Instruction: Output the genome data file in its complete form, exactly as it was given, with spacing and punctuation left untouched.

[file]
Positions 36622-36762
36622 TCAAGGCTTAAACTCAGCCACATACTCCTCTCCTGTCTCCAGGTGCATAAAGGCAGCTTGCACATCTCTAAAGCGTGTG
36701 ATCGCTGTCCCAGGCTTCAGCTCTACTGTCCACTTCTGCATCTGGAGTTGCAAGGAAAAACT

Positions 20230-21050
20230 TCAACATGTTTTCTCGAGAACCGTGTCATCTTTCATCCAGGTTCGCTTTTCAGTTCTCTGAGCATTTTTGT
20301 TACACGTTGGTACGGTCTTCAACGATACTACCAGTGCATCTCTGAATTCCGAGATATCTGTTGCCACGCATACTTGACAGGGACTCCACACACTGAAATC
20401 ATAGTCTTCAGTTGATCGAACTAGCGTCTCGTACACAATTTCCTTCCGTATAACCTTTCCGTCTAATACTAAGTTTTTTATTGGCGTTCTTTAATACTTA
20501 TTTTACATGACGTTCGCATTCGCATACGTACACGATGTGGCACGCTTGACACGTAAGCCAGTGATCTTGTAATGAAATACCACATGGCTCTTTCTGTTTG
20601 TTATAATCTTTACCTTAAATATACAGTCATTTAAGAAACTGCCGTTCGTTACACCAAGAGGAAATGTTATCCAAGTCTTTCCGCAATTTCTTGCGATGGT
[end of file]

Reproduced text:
Positions 36622-36762
36622 TCAAGGCTTAAACTCAGCCACATACTCCTCTCCTGTCTCCAGGTGCATAAAGGCAGCTTGCACATCTCTAAAGCGTGTG
36701 ATCGCTGTCCCAGGCTTCAGCTCTACTGTCCACTTCTGCATCTGGAGTTGCAAGGAAAAACT

Positions 20230-21050
20230 TCAACATGTTTTCTCGAGAACCGTGTCATCTTTCATCCAGGTTCGCTTTTCAGTTCTCTGAGCATTTTTGT
20301 TACACGTTGGTACGGTCTTCAACGATACTACCAGTGCATCTCTGAATTCCGAGATATCTGTTGCCACGCATACTTGACAGGGACTCCACACACTGAAATC
20401 ATAGTCTTCAGTTGATCGAACTAGCGTCTCGTACACAATTTCCTTCCGTATAACCTTTCCGTCTAATACTAAGTTTTTTATTGGCGTTCTTTAATACTTA
20501 TTTTACATGACGTTCGCATTCGCATACGTACACGATGTGGCACGCTTGACACGTAAGCCAGTGATCTTGTAATGAAATACCACATGGCTCTTTCTGTTTG
20601 TTATAATCTTTACCTTAAATATACAGTCATTTAAGAAACTGCCGTTCGTTACACCAAGAGGAAATGTTATCCAAGTCTTTCCGCAATTTCTTGCGATGGT